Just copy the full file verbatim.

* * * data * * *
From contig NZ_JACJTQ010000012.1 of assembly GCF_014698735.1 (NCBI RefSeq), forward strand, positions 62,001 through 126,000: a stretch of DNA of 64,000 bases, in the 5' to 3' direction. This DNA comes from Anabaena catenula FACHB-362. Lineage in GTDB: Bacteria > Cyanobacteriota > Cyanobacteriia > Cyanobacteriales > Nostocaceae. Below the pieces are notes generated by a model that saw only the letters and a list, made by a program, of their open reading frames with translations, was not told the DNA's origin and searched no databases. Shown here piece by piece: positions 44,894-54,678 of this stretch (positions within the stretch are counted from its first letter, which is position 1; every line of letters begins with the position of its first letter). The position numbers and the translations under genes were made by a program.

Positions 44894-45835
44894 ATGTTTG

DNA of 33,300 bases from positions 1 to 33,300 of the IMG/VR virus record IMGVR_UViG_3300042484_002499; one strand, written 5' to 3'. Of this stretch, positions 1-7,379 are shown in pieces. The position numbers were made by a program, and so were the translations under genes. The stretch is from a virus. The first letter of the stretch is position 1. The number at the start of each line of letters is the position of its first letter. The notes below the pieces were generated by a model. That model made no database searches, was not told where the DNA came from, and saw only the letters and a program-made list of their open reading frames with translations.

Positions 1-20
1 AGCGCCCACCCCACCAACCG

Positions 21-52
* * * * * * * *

From contig NZ_JACJTQ010000012.1 of assembly GCF_014698735.1 (NCBI RefSeq), forward strand, positions 62,001 through 126,000: a stretch of DNA of 64,000 bases, in the 5' to 3' direction. This DNA comes from Anabaena catenula FACHB-362. Lineage in GTDB: Bacteria > Cyanobacteriota > Cyanobacteriia > Cyanobacteriales > Nostocaceae. Below the pieces are notes generated by a model that saw only the letters and a list, made by a program, of their open reading frames with translations, was not told the DNA's origin and searched no databases. Shown here piece by piece: positions 44,894-54,678 of this stretch (positions within the stretch are counted from its first letter, which is position 1; every line of letters begins with the position of its first letter). The position numbers and the translations under genes were made by a program.

Positions 44894-45835
44894 ATGTTTG

DNA of 33,300 bases from positions 1 to 33,300 of the IMG/VR virus record IMGVR_UViG_3300042484_002499; one strand, written 5' to 3'. Of this stretch, positions 1-7,379 are shown in pieces. The position numbers were made by a program, and so were the translations under genes. The stretch is from a virus. The first letter of the stretch is position 1. The number at the start of each line of letters is the position of its first letter. The notes below the pieces were generated by a model. That model made no database searches, was not told where the DNA came from, and saw only the letters and a program-made list of their open reading frames with translations.

Positions 1-20
1 AGCGCCCACCCCACCAACCG

Positions 21-52